Further events contributed to the growth of antislavery feelings:
- In 1852, Harriet Beecher Stowe published her best-selling novel Uncle Tom’s Cabin. The book showed the harshness of slave life.
- In 1854, Senator Stephen Douglas introduced a bill to create the Kansas and Nebraska territories. In order for his bill to pass, Southern senators insisted that the Missouri Compromise be overturned and slavery be allowed in the new territories. The Kansas-Nebraska Act undid the compromise. It allowed slavery in the territories if the people who settled there voted for it.
- In the Dred Scott case of 1857, the Supreme Court ruled that enslaved people were not citizens. They were the property of their masters. The Court said that the Constitution protected slave owners’ property rights, so Congress could make no law prohibiting slavery.
- In 1859, John Brown, a militant abolitionist, attacked the federal arsenal at Harpers Ferry (now part of West Virginia). An arsenal is a place where weapons are stored. Brown wanted to arm enslaved persons for rebellion. He failed and was hanged.
Founding of the Republican Party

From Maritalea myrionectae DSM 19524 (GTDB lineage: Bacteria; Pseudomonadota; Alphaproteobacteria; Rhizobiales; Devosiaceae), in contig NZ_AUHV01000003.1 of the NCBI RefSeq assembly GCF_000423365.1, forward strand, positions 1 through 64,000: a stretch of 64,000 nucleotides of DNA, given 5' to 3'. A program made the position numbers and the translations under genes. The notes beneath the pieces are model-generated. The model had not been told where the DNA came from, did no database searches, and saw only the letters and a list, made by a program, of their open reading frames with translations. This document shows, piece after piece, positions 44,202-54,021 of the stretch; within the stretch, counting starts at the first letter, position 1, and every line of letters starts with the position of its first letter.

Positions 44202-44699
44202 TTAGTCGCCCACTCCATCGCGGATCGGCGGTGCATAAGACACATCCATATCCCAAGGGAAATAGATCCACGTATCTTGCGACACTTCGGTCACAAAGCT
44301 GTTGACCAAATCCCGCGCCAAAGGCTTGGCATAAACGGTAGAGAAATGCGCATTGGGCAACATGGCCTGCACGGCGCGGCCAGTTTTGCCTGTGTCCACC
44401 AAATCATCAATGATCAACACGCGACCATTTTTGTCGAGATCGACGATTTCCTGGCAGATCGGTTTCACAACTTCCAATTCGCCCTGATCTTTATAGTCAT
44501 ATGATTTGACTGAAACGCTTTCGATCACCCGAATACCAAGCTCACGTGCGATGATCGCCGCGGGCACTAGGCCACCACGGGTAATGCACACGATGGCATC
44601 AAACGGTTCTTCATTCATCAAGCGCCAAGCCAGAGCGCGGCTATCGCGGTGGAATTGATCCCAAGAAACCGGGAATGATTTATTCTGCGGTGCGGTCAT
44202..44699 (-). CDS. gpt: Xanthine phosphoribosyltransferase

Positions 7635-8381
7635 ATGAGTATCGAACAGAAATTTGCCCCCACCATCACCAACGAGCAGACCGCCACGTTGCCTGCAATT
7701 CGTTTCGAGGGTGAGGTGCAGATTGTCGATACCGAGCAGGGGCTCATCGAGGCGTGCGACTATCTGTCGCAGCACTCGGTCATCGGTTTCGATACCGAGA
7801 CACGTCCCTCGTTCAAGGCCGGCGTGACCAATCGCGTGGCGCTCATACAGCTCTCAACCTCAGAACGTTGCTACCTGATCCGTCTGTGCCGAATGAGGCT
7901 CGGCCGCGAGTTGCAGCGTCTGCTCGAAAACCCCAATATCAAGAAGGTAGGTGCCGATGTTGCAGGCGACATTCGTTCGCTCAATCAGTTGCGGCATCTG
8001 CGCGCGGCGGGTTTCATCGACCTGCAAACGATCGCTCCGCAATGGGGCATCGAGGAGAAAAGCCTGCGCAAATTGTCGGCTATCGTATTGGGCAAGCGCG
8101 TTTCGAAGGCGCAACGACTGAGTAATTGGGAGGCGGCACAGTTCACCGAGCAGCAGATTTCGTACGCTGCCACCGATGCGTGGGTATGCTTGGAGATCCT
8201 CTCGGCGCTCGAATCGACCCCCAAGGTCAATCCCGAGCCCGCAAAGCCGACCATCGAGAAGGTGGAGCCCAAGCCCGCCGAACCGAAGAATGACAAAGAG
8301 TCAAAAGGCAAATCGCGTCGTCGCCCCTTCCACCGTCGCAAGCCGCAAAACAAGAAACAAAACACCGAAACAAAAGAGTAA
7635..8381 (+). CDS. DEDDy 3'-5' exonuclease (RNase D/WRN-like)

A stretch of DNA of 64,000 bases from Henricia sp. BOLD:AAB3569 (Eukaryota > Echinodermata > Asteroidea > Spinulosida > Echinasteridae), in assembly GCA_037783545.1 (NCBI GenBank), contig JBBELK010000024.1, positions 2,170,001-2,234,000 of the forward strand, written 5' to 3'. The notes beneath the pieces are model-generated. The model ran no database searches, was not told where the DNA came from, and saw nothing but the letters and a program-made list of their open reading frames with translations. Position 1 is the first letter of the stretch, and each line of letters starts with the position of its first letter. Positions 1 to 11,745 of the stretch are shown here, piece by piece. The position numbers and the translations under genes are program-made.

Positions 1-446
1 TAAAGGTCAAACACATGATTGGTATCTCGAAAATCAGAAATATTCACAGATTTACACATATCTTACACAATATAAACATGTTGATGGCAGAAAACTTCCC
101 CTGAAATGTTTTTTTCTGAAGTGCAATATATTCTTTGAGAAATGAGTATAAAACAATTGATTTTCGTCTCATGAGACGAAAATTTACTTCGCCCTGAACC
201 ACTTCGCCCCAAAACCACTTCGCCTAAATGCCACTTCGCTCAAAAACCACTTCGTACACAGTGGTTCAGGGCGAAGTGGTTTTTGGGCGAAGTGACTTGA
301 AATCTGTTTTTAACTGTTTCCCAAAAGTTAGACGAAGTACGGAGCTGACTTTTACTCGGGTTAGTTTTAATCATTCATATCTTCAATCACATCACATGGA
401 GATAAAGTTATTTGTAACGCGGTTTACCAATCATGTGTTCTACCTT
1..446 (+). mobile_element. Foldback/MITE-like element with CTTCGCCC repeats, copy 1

The Kansas-Nebraska Act angered many members of both the Whig and the Democratic political parties. In 1854, antislavery members joined together to form the Republican Party. This new party was opposed to the spread of slavery. In 1860, its presidential candidate, Abraham Lincoln, won the presidential election.
The Civil War
The South believed that the balance of power had been permanently tipped against it by the 1850s. Northern political and economic strength grew when California, Oregon, and Minnesota joined the Union. Southern leaders feared that a Republican president meant that slavery would be abolished. In late 1860 and early 1861, seven states voted to secede, or withdraw, from the Union. They formed the Confederate States of America.